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Three Simple Solutions To Get Sluggish Bowels Moving

Staying regular is more than just a question of comfort. While there’s no denying that the gas, bloating and straining associated with occasional sluggish bowels can lead to your fair share of embarrassment and misery, the fact is that a clockwork colon also plays a critical part in the overall health of your digestive system… and even occasional constipation may have more consequences than you think.

Consider its potential effects on your gut’s lining, for one. Increased gut permeability results in macromolecules being able to penetrate your stomach lining and enter your bloodstream, where they’re recognized as invaders, triggering immune responses.1-5 Research has revealed a link between constipation and gut permeability—along with changes in both microflora balance and systemic immune response.6

The imbalance of good and bad bacteria in your colon is an especially problematic concern of occasional constipation, as it leads to the production of byproducts that can have a major impact on your health.7-10 And since modern bowel transit times are double what they were for our primitive ancestors, it means double the risk of unwanted fermentation and reabsorption.11-12 Case studies also reveal strong links between healthy bowel movements and healthy colon cells—and regular bowel movements have been shown to actively support colon health.13

Ultimately, there are any number of causes of occasional constipation—from certain medications, to dehydration, to dietary choices—but luckily, the solutions to this common problem are as simple as they are numerous. Increased fluid intake and daily exercise can both go a long way in keeping you regular, especially when combined with ample dietary fiber.14-16 Case-controlled studies have shown a direct link between high fiber intake and optimal colorectal health—but unfortunately, Americans eat only half the recommended 21 to 38 grams of fiber per day, on average.17-20

That’s why wheat bran, fruits, vegetables and a high quality fiber supplement—such as VRP’s EZ Fiber™ or Fiber-Rite—are such essential additions to your bowel-bulking daily regimen.21-22 The soluble fiber featured in these formulas—in the form of partially hydrolyzed guar gum and psyllium husk powder—has been shown to reduce reliance on other laxative solutions in cases of occasional constipation by increasing bowel movement moisture content and frequency.23-25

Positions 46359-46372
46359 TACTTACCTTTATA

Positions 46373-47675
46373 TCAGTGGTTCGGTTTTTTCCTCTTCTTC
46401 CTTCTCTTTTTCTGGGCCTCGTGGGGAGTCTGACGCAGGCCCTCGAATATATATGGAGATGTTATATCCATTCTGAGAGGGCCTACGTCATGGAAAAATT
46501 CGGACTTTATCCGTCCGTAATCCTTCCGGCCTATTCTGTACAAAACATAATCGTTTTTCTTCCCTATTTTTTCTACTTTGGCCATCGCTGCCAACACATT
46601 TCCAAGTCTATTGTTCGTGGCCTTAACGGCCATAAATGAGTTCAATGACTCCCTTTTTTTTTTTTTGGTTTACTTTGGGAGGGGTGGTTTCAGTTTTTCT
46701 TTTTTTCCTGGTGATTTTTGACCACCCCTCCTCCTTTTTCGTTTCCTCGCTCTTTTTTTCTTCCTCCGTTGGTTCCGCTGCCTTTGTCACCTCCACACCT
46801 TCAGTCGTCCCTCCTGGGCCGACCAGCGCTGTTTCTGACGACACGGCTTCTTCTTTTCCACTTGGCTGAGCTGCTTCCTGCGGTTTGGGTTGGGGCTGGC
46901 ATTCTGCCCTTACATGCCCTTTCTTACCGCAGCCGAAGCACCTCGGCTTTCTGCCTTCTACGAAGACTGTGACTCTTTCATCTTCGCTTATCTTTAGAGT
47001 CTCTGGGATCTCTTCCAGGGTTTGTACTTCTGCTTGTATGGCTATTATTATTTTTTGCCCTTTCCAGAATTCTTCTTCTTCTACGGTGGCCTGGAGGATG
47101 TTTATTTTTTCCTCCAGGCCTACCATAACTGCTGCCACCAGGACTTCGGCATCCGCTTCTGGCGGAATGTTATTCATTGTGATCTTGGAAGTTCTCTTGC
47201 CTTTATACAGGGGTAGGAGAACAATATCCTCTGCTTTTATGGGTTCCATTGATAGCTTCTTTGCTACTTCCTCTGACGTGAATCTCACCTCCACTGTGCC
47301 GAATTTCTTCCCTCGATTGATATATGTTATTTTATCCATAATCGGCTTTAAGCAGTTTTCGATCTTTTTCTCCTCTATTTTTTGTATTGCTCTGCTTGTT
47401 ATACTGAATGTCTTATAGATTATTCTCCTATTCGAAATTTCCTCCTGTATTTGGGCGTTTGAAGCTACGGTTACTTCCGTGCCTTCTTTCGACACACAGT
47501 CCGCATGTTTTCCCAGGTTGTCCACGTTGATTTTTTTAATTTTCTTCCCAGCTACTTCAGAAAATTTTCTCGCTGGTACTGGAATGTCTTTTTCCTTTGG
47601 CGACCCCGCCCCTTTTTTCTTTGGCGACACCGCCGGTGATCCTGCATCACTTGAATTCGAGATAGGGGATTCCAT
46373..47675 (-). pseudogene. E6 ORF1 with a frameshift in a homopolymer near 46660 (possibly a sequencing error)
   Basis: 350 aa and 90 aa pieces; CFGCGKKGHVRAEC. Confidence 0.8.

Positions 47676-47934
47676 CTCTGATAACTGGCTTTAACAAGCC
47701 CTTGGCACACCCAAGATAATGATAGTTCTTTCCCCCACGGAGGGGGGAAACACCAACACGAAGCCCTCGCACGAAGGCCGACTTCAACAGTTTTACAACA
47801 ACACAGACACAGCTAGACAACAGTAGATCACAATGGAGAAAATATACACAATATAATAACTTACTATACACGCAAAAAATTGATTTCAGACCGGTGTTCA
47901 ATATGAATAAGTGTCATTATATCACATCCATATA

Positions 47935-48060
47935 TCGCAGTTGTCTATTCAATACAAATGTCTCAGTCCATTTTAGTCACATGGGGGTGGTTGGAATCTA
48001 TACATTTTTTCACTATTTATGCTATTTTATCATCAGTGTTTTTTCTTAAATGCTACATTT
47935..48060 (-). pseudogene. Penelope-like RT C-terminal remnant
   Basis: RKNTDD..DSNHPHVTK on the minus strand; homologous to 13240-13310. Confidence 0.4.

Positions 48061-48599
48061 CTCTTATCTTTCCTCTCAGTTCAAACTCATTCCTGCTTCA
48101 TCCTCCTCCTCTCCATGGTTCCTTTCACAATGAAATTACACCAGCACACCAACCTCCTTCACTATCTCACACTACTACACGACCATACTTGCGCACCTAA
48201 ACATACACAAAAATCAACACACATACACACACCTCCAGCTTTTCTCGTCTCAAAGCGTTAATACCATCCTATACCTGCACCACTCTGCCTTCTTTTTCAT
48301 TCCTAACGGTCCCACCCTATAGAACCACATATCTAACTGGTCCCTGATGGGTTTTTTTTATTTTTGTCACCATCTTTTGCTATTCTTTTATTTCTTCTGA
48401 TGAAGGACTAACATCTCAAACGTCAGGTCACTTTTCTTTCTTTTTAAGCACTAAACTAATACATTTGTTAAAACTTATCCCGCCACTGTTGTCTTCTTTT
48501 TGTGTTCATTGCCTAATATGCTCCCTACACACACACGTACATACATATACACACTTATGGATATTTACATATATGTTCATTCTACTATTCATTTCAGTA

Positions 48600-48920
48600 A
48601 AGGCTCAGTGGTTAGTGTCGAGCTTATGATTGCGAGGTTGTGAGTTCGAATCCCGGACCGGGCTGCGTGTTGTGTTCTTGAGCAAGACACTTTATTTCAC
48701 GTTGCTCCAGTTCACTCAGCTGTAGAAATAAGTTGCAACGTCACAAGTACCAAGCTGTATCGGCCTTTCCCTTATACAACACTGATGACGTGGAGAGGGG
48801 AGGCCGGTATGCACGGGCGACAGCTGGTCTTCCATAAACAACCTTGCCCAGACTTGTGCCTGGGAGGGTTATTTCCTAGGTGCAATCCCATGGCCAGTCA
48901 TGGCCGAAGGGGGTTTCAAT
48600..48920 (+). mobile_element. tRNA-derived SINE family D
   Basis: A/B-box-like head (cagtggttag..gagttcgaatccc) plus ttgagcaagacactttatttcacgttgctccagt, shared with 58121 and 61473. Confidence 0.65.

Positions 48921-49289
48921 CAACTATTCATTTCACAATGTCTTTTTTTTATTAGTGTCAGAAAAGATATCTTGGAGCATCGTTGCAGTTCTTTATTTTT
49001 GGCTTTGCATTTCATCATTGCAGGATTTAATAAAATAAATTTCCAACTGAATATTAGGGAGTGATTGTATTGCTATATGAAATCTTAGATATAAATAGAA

If you still find yourself needing a little extra help to keep your bowels moving, time-tested laxative botanicals like Cascara sagrada and Senna (both found in VRP’s EZ Cleanse™) can come to your rescue. Research indicates that these effective laxative herbs stimulate peristalsis—the wave-like contractions of your digestive tract—to promote healthy bowel movements, safely and naturally.26-28

Finally, no effort to stay regular would be complete without a hefty dose of beneficial bacteria. Lactobacillus acidophilus, Bifidobacterium bifidum, Bifidobacterium longum, Bifidobacterium infantis, and Bacillus coagulans may help to support more active bowels—with studies indicating that increased consumption of these friendly microflora can significantly increase defecation frequency among constipated adults… without any harmful side effects.29-30

You can find all five strains in the daily probiotic formula BioPRO™—available now from Vitamin Research Products®.

References:

1. Warshaw AL, Walker WA, Cornell R, et al. Small intestinal permeability to macromolecules: Transmission of horseradish peroxidase into mesenteric lymph and portal blood. Lab Invest. 1971;25:675-84.

2. Warshaw AL, Walker WA, Isselbacher KJ. Protein uptake by the intestine: evidence of intact macromolecules. Gastroenterol. 1974;66:987-92.

3. Williams EW, Hemmings WA. Intestinal uptake and transport of proteins in the adult rat. Proc R Soc London Br. 1979;203-177-89.

4. Warshaw AL, Bellini CA, Walker WA. The intestinal mucosal barrier to intact antigenic protein. Am J Surg. 1977;133:55-58.